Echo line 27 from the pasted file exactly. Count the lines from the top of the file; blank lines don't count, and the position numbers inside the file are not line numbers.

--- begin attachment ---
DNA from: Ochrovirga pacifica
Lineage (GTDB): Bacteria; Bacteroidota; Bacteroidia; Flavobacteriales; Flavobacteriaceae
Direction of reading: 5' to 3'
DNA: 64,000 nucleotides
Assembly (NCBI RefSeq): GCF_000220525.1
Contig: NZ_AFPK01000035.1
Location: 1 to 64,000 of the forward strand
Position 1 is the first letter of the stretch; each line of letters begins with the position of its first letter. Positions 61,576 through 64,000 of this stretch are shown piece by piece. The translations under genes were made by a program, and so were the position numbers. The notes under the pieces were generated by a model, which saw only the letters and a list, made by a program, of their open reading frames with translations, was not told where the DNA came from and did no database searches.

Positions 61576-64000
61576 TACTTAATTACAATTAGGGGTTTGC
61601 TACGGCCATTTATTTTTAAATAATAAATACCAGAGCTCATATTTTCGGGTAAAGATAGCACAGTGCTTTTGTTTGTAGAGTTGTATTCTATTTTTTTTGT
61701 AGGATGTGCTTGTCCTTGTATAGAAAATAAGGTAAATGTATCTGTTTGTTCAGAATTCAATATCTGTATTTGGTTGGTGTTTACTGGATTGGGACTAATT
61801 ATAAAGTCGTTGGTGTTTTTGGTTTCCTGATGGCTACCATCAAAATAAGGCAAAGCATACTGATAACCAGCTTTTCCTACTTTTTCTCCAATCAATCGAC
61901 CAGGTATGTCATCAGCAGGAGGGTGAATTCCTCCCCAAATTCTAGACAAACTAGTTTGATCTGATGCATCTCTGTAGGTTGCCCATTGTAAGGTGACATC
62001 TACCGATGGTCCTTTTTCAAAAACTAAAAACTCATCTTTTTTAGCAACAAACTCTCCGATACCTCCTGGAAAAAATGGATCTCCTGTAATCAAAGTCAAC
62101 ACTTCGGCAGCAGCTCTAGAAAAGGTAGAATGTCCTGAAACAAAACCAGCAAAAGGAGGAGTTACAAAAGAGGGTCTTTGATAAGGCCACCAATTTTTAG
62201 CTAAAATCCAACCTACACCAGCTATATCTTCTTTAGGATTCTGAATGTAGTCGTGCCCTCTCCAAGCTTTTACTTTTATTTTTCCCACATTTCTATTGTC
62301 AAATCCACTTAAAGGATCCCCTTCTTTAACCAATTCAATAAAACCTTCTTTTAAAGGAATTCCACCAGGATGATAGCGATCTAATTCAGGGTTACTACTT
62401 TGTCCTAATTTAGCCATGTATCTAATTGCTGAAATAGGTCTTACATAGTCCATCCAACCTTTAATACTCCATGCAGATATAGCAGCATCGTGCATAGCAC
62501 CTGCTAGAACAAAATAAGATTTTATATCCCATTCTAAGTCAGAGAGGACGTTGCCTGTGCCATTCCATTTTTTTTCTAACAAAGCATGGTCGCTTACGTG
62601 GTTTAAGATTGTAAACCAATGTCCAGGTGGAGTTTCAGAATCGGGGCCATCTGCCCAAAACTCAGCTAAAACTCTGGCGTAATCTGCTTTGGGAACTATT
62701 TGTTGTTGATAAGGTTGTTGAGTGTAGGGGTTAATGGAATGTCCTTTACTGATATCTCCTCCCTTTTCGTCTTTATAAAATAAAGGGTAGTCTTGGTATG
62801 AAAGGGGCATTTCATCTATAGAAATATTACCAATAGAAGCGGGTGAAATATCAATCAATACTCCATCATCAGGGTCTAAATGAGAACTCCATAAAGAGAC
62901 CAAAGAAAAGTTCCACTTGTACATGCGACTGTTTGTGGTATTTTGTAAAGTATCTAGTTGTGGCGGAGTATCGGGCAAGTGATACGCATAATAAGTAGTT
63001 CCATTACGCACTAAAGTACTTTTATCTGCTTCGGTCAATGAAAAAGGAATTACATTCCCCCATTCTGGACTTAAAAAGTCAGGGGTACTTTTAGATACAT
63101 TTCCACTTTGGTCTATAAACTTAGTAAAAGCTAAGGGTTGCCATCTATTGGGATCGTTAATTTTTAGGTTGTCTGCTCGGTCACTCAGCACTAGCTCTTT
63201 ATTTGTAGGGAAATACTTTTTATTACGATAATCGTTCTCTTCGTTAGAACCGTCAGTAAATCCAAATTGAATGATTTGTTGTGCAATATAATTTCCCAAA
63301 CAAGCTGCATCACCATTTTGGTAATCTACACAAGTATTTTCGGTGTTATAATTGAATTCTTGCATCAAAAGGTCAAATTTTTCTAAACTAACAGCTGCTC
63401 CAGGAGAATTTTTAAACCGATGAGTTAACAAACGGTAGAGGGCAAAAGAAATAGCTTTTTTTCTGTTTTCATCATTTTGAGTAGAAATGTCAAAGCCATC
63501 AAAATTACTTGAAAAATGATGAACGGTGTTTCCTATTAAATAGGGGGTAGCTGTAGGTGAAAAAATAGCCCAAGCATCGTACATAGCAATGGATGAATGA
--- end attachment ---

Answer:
63201 ATTTGTAGGGAAATACTTTTTATTACGATAATCGTTCTCTTCGTTAGAACCGTCAGTAAATCCAAATTGAATGATTTGTTGTGCAATATAATTTCCCAAA